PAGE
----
Within interior 216, fiber 230 may extend from opening 222 directly to opening 224 or it may extend within interior space 216 about a central support 218 creating a loop 232 of excess fiber length. If outer jacket 201 and/or outer jacket 207 are exposed to temperature extremes that may result in differential shrinking of the outer jackets with respect to fiber 230, loop 232 may accept any additional slack and prevent microbending, as discussed above with regard to
Central structure 218 is shown as including a tab 220 which may assist with the placement and securing of fiber 230 and loop 232 within interior 216 during assembly of device 200 or during later repairs and reassembly. More tabs 220 may be included in central structure 218. As shown, cover 212 may be held to open body 214 by removably fasteners such as screws within openings 234, or cover 212 may be more permanently fixed to body 214. Central support 218 is preferably large enough in diameter to provide minimum bend radius protection to fiber 230 during any changes in temperature which may absorb some of fiber 230 in loop 232. An outer wall 236 defines an outer limit to a cable routing path within interior 216 with central support 218 defining an inner limit of the cable routing path. Openings 235 of housing 206 extend through the housing and allow fasteners (for example, screws or bolts, not shown) extending through openings 235 to mount or attach device 200 to another optical component, an equipment rack, or similar structure.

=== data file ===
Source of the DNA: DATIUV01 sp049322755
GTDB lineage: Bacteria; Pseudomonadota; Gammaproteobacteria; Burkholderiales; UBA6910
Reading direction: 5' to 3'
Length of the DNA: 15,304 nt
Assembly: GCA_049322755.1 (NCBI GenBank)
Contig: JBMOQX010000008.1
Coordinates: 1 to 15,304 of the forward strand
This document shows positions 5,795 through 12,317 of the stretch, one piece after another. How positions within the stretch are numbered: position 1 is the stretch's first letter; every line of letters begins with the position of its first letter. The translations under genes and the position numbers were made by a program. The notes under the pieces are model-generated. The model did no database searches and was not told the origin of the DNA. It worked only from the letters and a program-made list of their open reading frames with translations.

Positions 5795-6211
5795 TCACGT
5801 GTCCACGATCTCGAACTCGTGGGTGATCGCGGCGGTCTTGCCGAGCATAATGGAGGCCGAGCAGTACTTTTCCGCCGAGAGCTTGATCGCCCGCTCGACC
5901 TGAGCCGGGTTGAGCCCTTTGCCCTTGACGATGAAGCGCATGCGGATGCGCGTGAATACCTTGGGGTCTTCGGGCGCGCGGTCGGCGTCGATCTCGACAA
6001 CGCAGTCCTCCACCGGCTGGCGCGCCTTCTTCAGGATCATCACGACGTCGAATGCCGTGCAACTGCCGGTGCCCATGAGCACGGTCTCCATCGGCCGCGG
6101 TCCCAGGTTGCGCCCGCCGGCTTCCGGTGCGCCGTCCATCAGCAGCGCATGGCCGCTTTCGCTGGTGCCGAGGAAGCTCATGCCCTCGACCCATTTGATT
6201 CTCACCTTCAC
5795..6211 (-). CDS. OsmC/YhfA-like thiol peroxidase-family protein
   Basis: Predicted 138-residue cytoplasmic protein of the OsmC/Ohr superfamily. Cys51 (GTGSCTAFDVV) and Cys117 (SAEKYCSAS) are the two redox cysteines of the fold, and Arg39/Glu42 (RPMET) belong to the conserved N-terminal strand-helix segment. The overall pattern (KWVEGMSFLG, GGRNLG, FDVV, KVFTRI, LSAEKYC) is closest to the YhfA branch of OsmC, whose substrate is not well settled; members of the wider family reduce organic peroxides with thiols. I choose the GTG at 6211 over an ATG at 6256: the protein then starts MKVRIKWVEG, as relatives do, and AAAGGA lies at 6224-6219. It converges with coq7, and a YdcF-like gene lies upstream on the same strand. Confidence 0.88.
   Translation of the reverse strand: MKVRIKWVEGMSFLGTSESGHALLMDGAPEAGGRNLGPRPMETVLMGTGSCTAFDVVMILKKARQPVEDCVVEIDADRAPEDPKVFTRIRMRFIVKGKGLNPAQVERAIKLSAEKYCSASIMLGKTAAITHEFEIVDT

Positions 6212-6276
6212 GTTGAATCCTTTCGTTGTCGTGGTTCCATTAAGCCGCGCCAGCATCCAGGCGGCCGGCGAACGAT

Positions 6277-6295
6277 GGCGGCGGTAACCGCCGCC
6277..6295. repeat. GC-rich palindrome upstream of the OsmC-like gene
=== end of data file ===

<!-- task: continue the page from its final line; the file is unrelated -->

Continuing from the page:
Device 200 may be assembled by beginning with first optical fiber cable 202 with optical fiber 230 extending within opening 203 of outer jacket 201. Optical fiber 230 includes a first end 242 and a second end 244. First outer jacket 201 includes a first end 238 and a second end 240. First ends 238 and 242 are constrained with respect to each other, such as at a termination or a connector. Second end 244 of optical fiber 230 is extended beyond second end 240 of first outer jacket 201. Second end 244 of fiber 230 is passed through opening 222 and fitting 226 and second end 240 of jacket 201 is connected to fitting 226. A first end 246 of second cable jacket 207 is connected to fitting 228. Fiber 230 is passed through interior 216 and extended through opening 224, fitting 228, and into inner opening 209 of second cable 208. Second end 244 of fiber 230 may also be constrained with respect to a second end 248 of cable jacket 207.
Referring now to